The Northern Pike (Esox Lucius) has an elongated body and head. The snout is broad and flat. Northern pike are most often olive, shading into yellow to white along the belly. The sides are marked with short, light bar like spots and there are a few dark spots on the fins. The lower half of the gill cover lacks scales and they have large sensory pores on their head and on the underside of the lower jaw which are part of the lateral line system.
Unlike the similar-looking and closely related muskellunge, the northern pike has light markings on a dark body background and fewer than six sensory pores on the underside of each side of the lower jaw.
Angler caught Northern Pike are usually between 2 and 7 pounds and 15 to 30 inches long. Anglers who fish the northern lakes of Canada and Alaska have common catches of 20 pounds and an occasional fish of 30 pounds is caught. Females attain a larger size then males.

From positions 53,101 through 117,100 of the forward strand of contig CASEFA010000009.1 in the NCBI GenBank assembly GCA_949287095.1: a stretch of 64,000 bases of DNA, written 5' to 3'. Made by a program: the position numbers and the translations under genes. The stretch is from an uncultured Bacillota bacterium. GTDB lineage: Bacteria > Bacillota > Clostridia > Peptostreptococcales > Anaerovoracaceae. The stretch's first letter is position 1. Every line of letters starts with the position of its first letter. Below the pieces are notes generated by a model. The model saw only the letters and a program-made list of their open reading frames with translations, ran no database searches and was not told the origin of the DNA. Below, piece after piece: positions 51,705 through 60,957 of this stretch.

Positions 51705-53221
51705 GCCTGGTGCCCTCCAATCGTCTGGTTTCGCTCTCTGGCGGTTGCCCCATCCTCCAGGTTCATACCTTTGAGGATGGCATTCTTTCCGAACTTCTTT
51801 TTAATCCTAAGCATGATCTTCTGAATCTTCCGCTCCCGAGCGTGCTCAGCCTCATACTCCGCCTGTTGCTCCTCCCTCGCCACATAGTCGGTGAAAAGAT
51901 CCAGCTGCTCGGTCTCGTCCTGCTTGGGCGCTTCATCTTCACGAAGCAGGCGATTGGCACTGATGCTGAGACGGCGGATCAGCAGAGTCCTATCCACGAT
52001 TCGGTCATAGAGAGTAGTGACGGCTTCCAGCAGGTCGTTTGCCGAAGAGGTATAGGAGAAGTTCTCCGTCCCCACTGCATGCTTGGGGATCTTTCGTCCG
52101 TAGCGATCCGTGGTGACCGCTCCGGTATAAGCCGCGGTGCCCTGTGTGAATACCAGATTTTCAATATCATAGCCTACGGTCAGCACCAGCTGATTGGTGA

In a lake environment pike prefer weedy bays, estuaries and shoals as spring and summer habitat. During cool autumn days pike are most likely to seek deeper water. The species occurs in parts of the United States and most of Canada, with the exception of the Maritime Provinces. It is also found across Europe and Asia.